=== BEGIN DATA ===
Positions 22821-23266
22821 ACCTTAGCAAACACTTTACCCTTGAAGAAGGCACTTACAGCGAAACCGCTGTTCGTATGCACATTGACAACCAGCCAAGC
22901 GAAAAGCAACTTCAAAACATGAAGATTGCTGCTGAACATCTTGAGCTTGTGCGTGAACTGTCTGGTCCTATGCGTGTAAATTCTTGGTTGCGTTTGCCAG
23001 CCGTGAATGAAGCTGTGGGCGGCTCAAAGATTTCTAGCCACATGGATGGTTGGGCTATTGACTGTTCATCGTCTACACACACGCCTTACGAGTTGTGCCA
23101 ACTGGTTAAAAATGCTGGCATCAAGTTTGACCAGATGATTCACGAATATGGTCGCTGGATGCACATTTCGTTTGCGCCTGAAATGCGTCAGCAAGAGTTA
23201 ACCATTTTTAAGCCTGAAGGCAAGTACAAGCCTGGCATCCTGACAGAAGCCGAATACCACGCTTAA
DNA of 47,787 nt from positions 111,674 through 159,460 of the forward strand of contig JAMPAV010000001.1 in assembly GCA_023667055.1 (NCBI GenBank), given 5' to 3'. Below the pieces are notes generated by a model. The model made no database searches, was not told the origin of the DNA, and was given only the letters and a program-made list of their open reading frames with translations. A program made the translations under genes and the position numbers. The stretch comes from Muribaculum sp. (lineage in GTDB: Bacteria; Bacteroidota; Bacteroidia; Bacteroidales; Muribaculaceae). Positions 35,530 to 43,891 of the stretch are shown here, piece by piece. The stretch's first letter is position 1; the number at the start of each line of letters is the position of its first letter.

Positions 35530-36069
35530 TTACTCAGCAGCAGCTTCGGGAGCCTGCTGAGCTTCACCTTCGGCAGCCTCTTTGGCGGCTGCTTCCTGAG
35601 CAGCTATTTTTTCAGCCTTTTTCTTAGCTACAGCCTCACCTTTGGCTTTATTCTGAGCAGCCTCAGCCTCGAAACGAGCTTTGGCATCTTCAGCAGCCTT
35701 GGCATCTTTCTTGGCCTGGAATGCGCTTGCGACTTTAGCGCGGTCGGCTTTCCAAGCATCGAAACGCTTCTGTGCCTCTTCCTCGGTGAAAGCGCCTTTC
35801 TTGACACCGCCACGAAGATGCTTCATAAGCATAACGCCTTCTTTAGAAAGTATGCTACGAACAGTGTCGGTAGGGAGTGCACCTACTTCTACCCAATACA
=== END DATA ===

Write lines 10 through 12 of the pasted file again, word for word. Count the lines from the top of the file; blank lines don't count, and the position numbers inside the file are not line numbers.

35601 CAGCTATTTTTTCAGCCTTTTTCTTAGCTACAGCCTCACCTTTGGCTTTATTCTGAGCAGCCTCAGCCTCGAAACGAGCTTTGGCATCTTCAGCAGCCTT
35701 GGCATCTTTCTTGGCCTGGAATGCGCTTGCGACTTTAGCGCGGTCGGCTTTCCAAGCATCGAAACGCTTCTGTGCCTCTTCCTCGGTGAAAGCGCCTTTC
35801 TTGACACCGCCACGAAGATGCTTCATAAGCATAACGCCTTCTTTAGAAAGTATGCTACGAACAGTGTCGGTAGGGAGTGCACCTACTTCTACCCAATACA